Oakland Museum of California’s upcoming Afrofuturism exhibit seeks new heights
In his 1994 collection of essays, Flame Wars: The Discourse of Cyberculture, cultural critic Mark Dery began “Black to the future: Interviews with Samuel R. Delany, Greg Tate and Tricia Rose” by inquiring, “Why do so few African Americans write science fiction, a genre whose close encounters with the Other—the stranger in a strange land—would seem uniquely suited to the concerns of the African American novelists?”
Dery went on to define his quest through the interviews and a passage reading: “Speculative fiction that treats African-American themes and addresses African-American concerns in the context of twentieth-century technoculture—and more generally, African-American signification that appropriates images of technology and a prosthetically enhanced future—might, for want of a better term, be called ‘Afrofuturism.’”
Quite a bit has changed since 1994. In the 2013 book, Afrofuturism: The World of Black Sci-Fi and Fantasy Culture, Ytasha L. Womack writes, “Both an artistic aesthetic and a framework for critical theory, Afrofuturism combines elements of science-fiction, historical fiction, speculative fiction, fantasy, Afrocentricity, and magic realism with non-Western beliefs.”
Oakland Museum of California’s upcoming exhibit, Mothership: Voyages in Afrofuturism, seeks to expand and expound on Dery and Womack’s definitions of the term with its own unique spin, stating, “Visionary, spiritual, and generative, [Afrofuturism] is art, music, literature, and cinema that expresses a just future where Black people and Black ideas thrive. It is fantasy and science fiction that envisions the African Diaspora and Black culture as central in a technically advanced and culturally rich civilization. It is also the ordinary—now—in this very moment and the everyday pleasures that may often be seen as mundane. Afrofuturism is a strategy for Black community building.”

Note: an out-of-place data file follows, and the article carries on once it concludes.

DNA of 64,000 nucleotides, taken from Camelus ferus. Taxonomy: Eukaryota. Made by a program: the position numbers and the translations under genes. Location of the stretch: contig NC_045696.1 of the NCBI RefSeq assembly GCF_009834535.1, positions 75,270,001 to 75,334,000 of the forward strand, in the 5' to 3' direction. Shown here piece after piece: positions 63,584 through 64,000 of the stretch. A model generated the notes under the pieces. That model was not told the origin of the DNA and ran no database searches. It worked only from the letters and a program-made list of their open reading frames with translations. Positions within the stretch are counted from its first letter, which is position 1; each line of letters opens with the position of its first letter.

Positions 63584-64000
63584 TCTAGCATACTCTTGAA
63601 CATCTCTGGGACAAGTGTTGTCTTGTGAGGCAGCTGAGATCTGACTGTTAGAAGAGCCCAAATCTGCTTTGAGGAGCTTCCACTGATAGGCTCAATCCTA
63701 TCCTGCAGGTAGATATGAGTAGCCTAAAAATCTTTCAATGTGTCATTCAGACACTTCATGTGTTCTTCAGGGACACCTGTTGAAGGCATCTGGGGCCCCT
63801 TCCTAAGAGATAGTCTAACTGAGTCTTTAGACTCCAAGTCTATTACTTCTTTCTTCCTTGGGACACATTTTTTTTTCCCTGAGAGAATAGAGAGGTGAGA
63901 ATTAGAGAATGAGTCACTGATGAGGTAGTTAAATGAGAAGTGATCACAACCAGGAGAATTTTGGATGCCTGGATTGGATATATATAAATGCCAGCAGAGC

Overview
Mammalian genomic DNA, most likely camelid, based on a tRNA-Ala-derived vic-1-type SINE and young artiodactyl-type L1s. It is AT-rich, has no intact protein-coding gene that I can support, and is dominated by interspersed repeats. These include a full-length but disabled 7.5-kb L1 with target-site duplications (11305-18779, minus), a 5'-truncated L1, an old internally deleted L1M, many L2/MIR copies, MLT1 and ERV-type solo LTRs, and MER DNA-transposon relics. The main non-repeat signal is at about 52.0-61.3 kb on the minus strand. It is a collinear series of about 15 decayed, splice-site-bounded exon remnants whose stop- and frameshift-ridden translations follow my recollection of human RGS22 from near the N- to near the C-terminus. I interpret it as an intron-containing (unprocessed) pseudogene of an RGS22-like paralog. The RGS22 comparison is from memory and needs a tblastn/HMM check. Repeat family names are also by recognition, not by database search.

The museum begins by positing Oakland as an Afrofuturist space and place. From Oakland being the home of the Black Panther Party and the museum’s proximity to Alameda County Courthouse—site of many iconic photos of the era—to the garden renovation by Oakland landscape architect Walter Hood and furniture design by Oakland artist and designer Binta Ayofemi; OMCA plans to consciously function as the epicenter it has always historically been.
“Once we are able to reopen and present this exhibition,” said Asleigh Richelle, OMCA’s Communication Specialist, “we hope that this will offer a space of healing and community as it speaks to this moment.”
By asking themselves how Afrofuturism could be used as a framework for rebuilding community—post-pandemic—OMCA’s administrators understood they had to grapple with the national reckoning with American racism.
“As it relates to OMCA,” Richelle said, “we can speak to how our commitment to equity is baked into our DNA since its inception in 1969. What was going on in 1969? Huey Newton was on trial at the Alameda County Courthouse. At the same time, OMCA’s founding director was ousted two months before the museum opened because he wanted to include African-American community members on the community advisory committee.”
The exhibit also focuses on Black Feminism in Afrofuturism. As lead collaborator, Essence Harden—a Los Angeles artist and doctoral candidate in African Diaspora Studies at UC Berkeley—focused on finding examples of Black Feminism and Black Feminist artists. Black women artists such as Sydney Cain, Salem Bekele and Chelle Barbour join male counterparts including David Huffman and Nyame Brown in re-imagining Afrofuturism in an Oakland context. Along with a curated mixtape by DJ Spooky and Khalil Joseph’s BLKNWS, community events are scheduled throughout the exhibition.
“Afrofuturism is Black radical imagining that can be applied to any realm of cultural production,” said Rhonda Pagnozzi, lead curator. “Afrofuturism is a strategy for living. Sometimes the radical is actually the ordinary.”